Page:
The question is whether install and service (aka man with van) of your distributed data centre is cheaper than those reat estate costs. Which I imagine is what this trial is trying to figure out.
How efficient is this thing going to be?
Obviously the "heating element" will be 100% efficient, like any electric heater, but how much of that heat is going to make its way into the water? If you strap a heating element to the side of the boiler, my guess is, very little, which is why the heating elements for electric water heaters tend to be inside the water rather than strapped to the outside of an insulated container.
If it was a water-cooled system with the hot water tank as the pump reservoir, then that might be more efficient, but would you want to run regular tap water through it without any additives?
> how much of that heat is going to make its way into the water? If you strap a heating element to the side of the boiler, my guess is, very little, which is why the heating elements for electric water heaters tend to be inside the water
The heat has to go somewhere. Dense water or thin air? With any decent contact to the water tank (curvature a problem) IMHO a vast majority of the heat will go to the water. (And thus defer the need for dumb-electric heat.)
Dumb-electric heat elements are made as small as possible because cost. You can't put kilowatts in a hand-size space unless it is directly liquid cooled. (Or steam, but I gather typical electric elements are not made for the thermal shock of boiling.) In other fields it is quite common to make "electric blankets" which wrap around and strap to a tank. Less intensity of heat (but more area), cheaper construction, no large bung to rust and jam, possibly more shock hazard through thin blanket..... swings & roundabouts.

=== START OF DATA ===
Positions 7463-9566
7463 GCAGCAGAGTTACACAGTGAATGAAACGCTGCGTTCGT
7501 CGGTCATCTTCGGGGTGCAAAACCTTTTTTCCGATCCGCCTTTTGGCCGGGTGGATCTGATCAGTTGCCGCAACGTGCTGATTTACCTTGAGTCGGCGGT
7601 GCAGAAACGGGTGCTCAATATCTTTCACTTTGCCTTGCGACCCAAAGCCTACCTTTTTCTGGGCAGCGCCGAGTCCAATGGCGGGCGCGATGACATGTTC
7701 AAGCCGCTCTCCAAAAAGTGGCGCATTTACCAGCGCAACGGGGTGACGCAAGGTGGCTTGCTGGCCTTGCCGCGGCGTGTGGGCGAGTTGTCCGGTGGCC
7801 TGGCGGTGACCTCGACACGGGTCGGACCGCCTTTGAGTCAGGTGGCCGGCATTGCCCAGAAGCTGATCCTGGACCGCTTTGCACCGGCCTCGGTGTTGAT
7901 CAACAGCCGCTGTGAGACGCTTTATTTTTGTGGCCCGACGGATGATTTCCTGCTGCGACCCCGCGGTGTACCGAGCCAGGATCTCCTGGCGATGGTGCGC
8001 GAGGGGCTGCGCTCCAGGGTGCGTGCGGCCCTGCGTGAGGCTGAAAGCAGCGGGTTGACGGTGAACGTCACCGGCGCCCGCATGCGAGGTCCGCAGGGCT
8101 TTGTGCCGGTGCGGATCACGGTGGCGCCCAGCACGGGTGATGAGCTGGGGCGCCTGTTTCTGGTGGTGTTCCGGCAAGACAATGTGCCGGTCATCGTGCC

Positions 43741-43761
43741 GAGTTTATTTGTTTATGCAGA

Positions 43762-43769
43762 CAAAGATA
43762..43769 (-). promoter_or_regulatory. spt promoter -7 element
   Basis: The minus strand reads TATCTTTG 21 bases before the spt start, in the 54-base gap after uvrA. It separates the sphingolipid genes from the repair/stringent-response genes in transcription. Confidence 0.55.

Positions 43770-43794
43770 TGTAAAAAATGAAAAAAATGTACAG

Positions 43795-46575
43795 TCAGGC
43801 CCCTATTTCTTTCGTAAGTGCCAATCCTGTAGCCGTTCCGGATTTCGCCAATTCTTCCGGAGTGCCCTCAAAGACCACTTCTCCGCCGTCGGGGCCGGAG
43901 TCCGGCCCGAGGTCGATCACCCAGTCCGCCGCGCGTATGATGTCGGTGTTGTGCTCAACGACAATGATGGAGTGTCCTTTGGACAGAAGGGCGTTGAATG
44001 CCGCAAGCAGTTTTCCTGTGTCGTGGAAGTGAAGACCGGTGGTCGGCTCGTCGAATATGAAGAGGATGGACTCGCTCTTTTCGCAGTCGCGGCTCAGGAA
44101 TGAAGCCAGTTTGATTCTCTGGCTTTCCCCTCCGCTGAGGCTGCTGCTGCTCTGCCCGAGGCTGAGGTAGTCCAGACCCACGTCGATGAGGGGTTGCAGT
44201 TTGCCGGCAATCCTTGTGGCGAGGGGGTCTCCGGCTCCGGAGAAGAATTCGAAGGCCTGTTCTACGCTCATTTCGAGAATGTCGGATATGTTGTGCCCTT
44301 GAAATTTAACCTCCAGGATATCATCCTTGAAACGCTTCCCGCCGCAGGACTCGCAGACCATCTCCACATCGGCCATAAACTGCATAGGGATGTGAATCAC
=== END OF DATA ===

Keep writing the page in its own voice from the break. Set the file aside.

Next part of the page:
I think it is daft, but not because of thermals. (Do I really want BOFH or PFY or their spawn coming into my cellar or attic at odd hours to reboot a stuck server? Will my loud-mouth dog object? Do they bring beer?)
It's nice to see the company represented here in the comments - At least, from what he is saying, I assume it is the same Chris Jordan.
Chris, how many units do you have installed so far and how is it tracking compared to projections?
Thanks for the question.
We currently have 20 units in the wild, soon to be nearly 100; 80 as part of this trial.
How much makes it to the tank is depends on a few factors, but the units currently in houses put between 180W and 200W into the tank when at full power. For ref. these units are twin 120W Xeon CPUs.
200W * 24hours give 4.8kWh - This is just above an average household's HW usage. Then, allowing for down time and other factors we hope to supply ~80% of a household's hot water. Not all, we don't replace the current system; we're like solar thermal in that respect.
This was already known from a previous trial, but we needed a larger scale trial to provide stronger evidence for an application to be part of the system for calculating EPC ratings, they are rightly very cautious when it comes to product claims.
thanks, I hope that helps
I presume this requires enormous tanks. I have a heat pump hot water heater that consumes about 500W of electricity. That's over 2000W of heating in summer when the garage is a solar cooker but maybe only 600W to 1000W in winter. That low level of recovery means double-sizing the tank to minimize resistive heating.